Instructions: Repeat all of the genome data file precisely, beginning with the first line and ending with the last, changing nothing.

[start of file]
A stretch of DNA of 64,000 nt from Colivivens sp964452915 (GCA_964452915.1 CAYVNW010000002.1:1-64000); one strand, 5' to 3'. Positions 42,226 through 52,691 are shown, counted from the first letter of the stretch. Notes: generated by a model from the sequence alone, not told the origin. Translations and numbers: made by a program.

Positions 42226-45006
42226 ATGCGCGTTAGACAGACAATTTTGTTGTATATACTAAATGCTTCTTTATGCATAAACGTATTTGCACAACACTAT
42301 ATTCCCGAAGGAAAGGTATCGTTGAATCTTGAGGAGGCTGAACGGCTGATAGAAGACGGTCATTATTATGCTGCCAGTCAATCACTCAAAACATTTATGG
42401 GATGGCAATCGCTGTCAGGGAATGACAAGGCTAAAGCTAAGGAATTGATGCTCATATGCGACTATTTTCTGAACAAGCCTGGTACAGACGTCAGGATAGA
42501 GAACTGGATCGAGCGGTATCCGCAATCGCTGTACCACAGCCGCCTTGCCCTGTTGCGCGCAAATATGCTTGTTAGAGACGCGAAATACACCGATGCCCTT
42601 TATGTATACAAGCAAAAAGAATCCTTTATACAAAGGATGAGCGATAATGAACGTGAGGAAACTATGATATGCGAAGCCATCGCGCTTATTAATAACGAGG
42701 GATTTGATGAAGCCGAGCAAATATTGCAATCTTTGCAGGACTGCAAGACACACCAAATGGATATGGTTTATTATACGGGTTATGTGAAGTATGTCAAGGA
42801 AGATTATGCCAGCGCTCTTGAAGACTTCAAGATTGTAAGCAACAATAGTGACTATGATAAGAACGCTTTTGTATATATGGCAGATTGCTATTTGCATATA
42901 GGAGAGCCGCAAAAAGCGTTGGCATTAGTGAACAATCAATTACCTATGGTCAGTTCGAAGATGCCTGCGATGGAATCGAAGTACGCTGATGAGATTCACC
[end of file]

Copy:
A stretch of DNA of 64,000 nt from Colivivens sp964452915 (GCA_964452915.1 CAYVNW010000002.1:1-64000); one strand, 5' to 3'. Positions 42,226 through 52,691 are shown, counted from the first letter of the stretch. Notes: generated by a model from the sequence alone, not told the origin. Translations and numbers: made by a program.

Positions 42226-45006
42226 ATGCGCGTTAGACAGACAATTTTGTTGTATATACTAAATGCTTCTTTATGCATAAACGTATTTGCACAACACTAT
42301 ATTCCCGAAGGAAAGGTATCGTTGAATCTTGAGGAGGCTGAACGGCTGATAGAAGACGGTCATTATTATGCTGCCAGTCAATCACTCAAAACATTTATGG
42401 GATGGCAATCGCTGTCAGGGAATGACAAGGCTAAAGCTAAGGAATTGATGCTCATATGCGACTATTTTCTGAACAAGCCTGGTACAGACGTCAGGATAGA
42501 GAACTGGATCGAGCGGTATCCGCAATCGCTGTACCACAGCCGCCTTGCCCTGTTGCGCGCAAATATGCTTGTTAGAGACGCGAAATACACCGATGCCCTT
42601 TATGTATACAAGCAAAAAGAATCCTTTATACAAAGGATGAGCGATAATGAACGTGAGGAAACTATGATATGCGAAGCCATCGCGCTTATTAATAACGAGG
42701 GATTTGATGAAGCCGAGCAAATATTGCAATCTTTGCAGGACTGCAAGACACACCAAATGGATATGGTTTATTATACGGGTTATGTGAAGTATGTCAAGGA
42801 AGATTATGCCAGCGCTCTTGAAGACTTCAAGATTGTAAGCAACAATAGTGACTATGATAAGAACGCTTTTGTATATATGGCAGATTGCTATTTGCATATA
42901 GGAGAGCCGCAAAAAGCGTTGGCATTAGTGAACAATCAATTACCTATGGTCAGTTCGAAGATGCCTGCGATGGAATCGAAGTACGCTGATGAGATTCACC